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Tribalism & Us

By David Warren

Here is the paradox: that we cannot afford to abandon Iraq, for the very reason that things are so bad there. Were the Americans and allies to step out now, it would certainly become the staging area for both Shia and Sunni violence on a larger scale -- directed not only inward against each other, but outward across the Middle East, and given the huge Muslim diaspora now spread through Europe and North America, beyond.

Bear in mind, further, that Islamist terrorism against the West, feeds not only on Western weakness of will, but on this Muslim internecine strife. The most practical argument of the Islamists, to all their co-religionists, being: "We could unify ourselves if we all agreed to attack the West. We might even be able to destroy the West, because it has no idea how to defend itself."

It follows from this that a secret hope, not quite expressed in print (though sometimes expressed in the blogosphere), is vain. This is the hope that if Muslim fanatics are left to get on with killing each other, they will leave us alone. Like so many glib ideas, it sounds so plausible, but is the exact opposite of the truth.

To grasp this fully, a reader must enter a little into the thinking process of President Bush. (Alas.) He has not yet quite given up on his original insight: that democratization in the Middle East would put an end to Islamist, tribal, and Islamist/tribal violence.

It is true that democratization could, and maybe even will, perform this service eventually. It certainly worked that way, historically, within Western nation-states. The weakness, in this line of thinking, is to be found just over the margin. It is that democratization largely consists of putting an end to tribalism. It cannot solve anything of itself. Or rather, it is a bit like the sugar pills the medical researchers give out in double-blind tests. They may occasionally cure someone, but only of diseases that were psychosomatic.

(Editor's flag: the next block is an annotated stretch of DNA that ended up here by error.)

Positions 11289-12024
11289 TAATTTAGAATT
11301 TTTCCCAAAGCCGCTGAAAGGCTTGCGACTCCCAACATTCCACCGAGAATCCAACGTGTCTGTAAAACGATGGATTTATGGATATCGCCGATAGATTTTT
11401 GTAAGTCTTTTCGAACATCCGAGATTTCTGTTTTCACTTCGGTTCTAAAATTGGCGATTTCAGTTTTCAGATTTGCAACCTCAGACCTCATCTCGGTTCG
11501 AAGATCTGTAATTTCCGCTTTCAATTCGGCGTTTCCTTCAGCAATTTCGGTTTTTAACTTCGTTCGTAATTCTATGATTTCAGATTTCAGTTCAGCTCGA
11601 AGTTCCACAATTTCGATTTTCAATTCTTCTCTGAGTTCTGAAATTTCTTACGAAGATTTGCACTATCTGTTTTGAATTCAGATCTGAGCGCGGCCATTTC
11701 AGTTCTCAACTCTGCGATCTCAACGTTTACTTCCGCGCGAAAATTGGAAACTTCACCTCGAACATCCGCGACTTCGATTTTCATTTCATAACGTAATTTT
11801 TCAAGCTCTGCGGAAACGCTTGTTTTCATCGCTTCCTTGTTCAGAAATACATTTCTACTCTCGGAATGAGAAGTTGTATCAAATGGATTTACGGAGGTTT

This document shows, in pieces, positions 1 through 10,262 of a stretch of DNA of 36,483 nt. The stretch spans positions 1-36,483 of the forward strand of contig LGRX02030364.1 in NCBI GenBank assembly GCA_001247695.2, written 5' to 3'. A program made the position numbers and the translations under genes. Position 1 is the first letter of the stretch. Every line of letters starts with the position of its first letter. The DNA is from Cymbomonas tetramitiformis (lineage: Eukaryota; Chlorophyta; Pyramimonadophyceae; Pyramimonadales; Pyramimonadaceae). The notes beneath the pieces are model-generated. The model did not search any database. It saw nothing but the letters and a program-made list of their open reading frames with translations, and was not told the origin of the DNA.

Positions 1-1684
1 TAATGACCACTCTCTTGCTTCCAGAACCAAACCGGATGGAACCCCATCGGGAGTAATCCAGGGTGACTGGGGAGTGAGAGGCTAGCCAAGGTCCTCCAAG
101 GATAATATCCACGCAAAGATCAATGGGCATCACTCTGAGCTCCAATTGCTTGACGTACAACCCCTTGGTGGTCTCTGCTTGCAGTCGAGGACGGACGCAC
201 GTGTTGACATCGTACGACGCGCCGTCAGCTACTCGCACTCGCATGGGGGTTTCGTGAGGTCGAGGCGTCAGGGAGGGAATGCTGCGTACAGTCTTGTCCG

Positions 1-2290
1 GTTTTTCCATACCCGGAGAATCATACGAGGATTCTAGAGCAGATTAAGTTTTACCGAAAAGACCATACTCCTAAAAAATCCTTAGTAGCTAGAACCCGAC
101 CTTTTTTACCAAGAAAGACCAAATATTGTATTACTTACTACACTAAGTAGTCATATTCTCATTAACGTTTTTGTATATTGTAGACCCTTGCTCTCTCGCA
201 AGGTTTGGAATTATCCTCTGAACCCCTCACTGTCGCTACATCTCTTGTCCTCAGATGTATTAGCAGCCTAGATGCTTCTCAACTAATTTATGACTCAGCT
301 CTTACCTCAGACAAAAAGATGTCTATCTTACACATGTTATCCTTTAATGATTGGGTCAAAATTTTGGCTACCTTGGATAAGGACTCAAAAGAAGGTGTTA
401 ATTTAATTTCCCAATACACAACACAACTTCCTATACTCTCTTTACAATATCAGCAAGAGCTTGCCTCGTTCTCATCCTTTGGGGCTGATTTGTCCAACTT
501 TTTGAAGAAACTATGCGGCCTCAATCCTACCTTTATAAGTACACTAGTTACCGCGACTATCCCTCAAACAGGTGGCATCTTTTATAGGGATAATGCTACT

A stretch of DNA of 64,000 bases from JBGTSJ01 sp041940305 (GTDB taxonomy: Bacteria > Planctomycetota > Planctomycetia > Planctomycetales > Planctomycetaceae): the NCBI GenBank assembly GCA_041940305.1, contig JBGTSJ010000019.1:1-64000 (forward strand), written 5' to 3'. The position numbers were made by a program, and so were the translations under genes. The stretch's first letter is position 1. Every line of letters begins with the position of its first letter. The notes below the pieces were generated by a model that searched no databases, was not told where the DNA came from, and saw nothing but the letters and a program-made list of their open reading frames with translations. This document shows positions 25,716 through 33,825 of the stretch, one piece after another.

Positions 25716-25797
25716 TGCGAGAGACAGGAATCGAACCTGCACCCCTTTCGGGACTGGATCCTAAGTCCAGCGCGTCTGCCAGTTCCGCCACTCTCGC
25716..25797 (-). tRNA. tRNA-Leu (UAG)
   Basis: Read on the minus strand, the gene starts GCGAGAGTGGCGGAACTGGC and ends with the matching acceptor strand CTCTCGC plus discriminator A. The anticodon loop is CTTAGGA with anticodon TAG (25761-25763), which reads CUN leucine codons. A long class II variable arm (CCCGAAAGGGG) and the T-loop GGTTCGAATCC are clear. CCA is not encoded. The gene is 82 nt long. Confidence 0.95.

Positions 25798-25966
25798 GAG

At the moment, the zealots of Iraq are butchering each other chiefly over Ashura -- the great lunar-annual Shia bloodletting festival, commemorating the martyrdom of the Prophet Mohammed's last earthly descendant and his whole entourage by the army of Yazid bin Mu'awiya, at Karbala in what is now Iraq, in the year 680 of our era. It is the very event that marks the parting of Shia from Sunni Islam; the Shia retaining allegiance ultimately to Mohammed's own family, and thus awaiting their miraculous return. The Sunni accepting the de facto succession of worldly "imams" or teachers.

It is a little as if the Christians had divided into Protestant and Catholic only two generations after Christ, instead of 15 centuries later -- which is to say, the differences between Shia and Sunni are less eradicable than our own historical differences.

In the West, too, the schism became somewhat tribal, as little states converted or reverted en masse, each led by the example of its ruler. In the very nature of Islam, where tribal successions from ancient Arabia are acknowledged and indeed celebrated, the case is more complex. It would be oversimplifying to say that while Christianity expressly rejected the tribal principle, and enforced this by a celibate priesthood, Islam expressly embraced the principle and it is written into the Koran. But only if there are different ways of reading the Koran.

Just because one rejects tribalism, doesn't mean tribalism goes away. For whether or not it is written into any holy book, it is written into human nature. The West's own struggle against tribalism continues to the present day, and verily, we are currently losing it through the triumphant emergence of "multiculturalism" -- which is just tribalism, by another (postmodern) name.

Now, this is just where what I have to say gets very tough to digest, for any mind that has embraced "multiculturalism" as a motherhood issue. Democracy itself, with all the word implies of constitutional order and separations of powers, is an unambiguously Western invention. The Islamists are right when they identify it as such. It could itself appear only in a culture that had explicitly rejected tribalism, and such notions as "one man one vote", or "equal before the law", or even "separation of church and state", are themselves absolutely anti-tribal.

It follows that, in trying to impose democracy on the culture exhibited in Iraq, there is going to be at least a little more resistance than in imposing it on, say, post-war Japan, which had its own distinctive anti-tribal traditions. And where, especially after Hiroshima and Nagasaki, few still opposed democracy in principle.

In a world where there was not a huge Muslim diaspora spread through the West, and there were not what we call weapons of mass destruction, the fact of essentially tribal convulsions throughout the Muslim domains could have been ignored. I wish we could ignore it now. We can't.

otiosus@sympatico.ca

© Ottawa Citizen


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